Fifth Town Cheese becomes greenest dairy in North America
Back in 2006, when Toronto Life first wrote about Petra Cooper, a former publishing exec from Toronto who left a successful career in publishing to venture into cheese making, she was still making curds in her Summerhill condo. Since then, Cooper has relocated her Fifth Town Artisan Cheese Co. to Prince Edward County, taken on a staff of 14, and become one of the province’s top cheese makers, winning numerous awards, including first place in the aged goat cheese category at the American Cheese Society Awards (the Superbowl of cheese competitions) last August.
Cooper is once again in the media, this time for her commitment to sustainability. Fifth Town’s $2-million facility is the first dairy in North America to receive platinum-level certification, the highest available, from LEED. In other words, it’s probably the most eco-friendly dairy on the continent.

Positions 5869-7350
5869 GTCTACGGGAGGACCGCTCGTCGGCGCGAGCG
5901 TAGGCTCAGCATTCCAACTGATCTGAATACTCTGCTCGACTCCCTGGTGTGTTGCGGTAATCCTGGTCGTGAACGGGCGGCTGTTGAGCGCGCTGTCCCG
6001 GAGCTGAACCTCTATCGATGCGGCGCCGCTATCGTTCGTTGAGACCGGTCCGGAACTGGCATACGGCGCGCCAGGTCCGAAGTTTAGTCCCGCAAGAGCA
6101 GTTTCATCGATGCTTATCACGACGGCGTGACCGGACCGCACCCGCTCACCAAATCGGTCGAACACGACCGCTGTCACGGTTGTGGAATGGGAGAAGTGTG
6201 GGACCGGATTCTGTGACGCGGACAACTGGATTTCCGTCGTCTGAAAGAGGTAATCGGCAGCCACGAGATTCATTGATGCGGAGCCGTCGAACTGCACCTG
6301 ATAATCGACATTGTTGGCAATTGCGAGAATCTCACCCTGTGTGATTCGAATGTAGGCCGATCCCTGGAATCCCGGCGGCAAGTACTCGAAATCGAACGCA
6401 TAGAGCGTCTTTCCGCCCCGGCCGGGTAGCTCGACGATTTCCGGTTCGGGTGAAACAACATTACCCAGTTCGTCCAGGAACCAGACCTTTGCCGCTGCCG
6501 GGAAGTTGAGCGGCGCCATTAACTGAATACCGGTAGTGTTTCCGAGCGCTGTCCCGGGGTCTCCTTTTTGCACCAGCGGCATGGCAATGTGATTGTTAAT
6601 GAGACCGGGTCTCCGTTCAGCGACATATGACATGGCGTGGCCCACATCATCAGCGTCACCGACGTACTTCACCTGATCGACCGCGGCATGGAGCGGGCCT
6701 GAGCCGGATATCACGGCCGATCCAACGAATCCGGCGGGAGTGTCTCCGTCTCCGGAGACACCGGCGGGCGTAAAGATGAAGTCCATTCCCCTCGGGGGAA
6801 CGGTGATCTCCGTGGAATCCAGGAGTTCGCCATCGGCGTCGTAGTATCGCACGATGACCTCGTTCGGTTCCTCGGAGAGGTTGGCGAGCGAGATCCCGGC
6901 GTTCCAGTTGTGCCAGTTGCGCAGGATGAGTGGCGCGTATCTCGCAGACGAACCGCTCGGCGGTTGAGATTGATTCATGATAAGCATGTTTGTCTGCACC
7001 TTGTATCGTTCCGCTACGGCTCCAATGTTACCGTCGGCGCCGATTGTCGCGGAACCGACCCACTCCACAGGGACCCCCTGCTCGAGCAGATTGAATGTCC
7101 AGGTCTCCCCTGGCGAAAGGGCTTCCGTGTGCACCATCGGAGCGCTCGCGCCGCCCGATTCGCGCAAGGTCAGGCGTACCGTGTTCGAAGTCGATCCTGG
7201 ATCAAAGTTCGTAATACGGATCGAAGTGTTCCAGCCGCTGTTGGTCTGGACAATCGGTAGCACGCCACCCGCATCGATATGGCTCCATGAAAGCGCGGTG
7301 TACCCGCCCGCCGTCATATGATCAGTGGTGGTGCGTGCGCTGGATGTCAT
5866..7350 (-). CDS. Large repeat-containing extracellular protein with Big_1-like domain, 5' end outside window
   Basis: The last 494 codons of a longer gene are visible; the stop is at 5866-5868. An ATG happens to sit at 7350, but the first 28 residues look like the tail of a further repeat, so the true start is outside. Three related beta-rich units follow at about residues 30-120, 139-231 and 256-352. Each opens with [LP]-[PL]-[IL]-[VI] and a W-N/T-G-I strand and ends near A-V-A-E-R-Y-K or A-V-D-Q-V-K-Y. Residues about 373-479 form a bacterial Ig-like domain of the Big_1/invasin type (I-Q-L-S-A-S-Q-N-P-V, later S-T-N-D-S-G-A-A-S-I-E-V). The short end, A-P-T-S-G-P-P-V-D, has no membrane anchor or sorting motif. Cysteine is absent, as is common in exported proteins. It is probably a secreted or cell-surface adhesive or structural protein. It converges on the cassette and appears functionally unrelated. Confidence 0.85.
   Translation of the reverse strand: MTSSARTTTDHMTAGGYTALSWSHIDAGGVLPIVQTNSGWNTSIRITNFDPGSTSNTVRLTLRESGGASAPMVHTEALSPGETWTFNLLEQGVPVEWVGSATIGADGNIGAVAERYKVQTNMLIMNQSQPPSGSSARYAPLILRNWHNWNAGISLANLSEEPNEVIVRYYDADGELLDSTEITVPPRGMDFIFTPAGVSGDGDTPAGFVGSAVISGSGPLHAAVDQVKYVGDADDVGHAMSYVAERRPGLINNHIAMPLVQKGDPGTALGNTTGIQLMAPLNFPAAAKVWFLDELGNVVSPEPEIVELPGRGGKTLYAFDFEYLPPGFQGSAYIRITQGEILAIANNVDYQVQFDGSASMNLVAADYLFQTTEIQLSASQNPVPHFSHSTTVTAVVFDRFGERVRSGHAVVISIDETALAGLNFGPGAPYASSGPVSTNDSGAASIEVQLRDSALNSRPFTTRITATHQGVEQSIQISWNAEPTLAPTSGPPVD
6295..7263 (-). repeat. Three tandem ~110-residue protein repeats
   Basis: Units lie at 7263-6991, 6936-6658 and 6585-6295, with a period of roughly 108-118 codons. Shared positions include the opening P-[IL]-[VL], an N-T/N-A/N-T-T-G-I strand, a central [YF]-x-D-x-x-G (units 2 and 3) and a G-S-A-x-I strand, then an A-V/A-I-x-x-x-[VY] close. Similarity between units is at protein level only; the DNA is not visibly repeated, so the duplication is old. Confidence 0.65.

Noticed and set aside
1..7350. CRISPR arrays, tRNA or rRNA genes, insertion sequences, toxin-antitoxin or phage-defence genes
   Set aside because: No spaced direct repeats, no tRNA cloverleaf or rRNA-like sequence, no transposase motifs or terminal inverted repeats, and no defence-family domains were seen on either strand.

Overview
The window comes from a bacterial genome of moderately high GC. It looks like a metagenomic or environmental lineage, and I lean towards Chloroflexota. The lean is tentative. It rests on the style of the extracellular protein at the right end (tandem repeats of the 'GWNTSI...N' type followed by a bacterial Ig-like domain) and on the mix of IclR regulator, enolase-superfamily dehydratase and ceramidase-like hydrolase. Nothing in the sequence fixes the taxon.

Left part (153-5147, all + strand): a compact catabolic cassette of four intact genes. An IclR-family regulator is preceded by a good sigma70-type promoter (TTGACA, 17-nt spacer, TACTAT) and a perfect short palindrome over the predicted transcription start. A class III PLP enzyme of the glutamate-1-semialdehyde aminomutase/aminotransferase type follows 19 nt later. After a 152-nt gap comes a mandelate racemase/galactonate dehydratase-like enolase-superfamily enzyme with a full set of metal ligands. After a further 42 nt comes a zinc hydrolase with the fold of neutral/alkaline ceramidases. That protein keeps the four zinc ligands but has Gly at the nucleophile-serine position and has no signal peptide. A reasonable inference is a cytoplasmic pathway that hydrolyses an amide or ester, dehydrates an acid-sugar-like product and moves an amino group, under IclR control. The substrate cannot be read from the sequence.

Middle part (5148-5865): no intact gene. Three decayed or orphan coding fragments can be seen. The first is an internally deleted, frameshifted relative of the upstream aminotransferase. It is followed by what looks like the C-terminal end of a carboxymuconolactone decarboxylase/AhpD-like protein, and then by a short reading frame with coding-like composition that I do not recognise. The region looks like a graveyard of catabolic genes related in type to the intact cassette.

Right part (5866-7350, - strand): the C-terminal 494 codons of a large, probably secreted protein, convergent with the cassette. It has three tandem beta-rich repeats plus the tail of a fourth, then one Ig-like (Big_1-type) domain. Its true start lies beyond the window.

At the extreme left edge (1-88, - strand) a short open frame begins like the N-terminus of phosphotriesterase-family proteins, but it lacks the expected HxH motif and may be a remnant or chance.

Fifth Town is powered, in part, by a windmill, as well as eight solar panels that feed energy onto the grid (Ontario Hydro pays $300 a month for the power generated). Most dairies age their cheese in above-ground, power-intensive fridges, but Fifth Town is equipped with man-made cement caves that remain cool naturally. Instead of shipping out the whey (a by-product of cheese making), Fifth Town uses a $75,000 bio-wetland system that transforms it into water. Of course, the packaging is biodegradable and/or recyclable, and supplies and livestock are sourced from eco-conscious farmers.
Sustainability and success don’t have to be mutually exclusive, it seems: Fifth Town had revenues of nearly $1 million by the end of 2009, and Cooper expects to be just $20,000 short of breaking even by the end of her second fiscal year.
• Culture club [Toronto Life]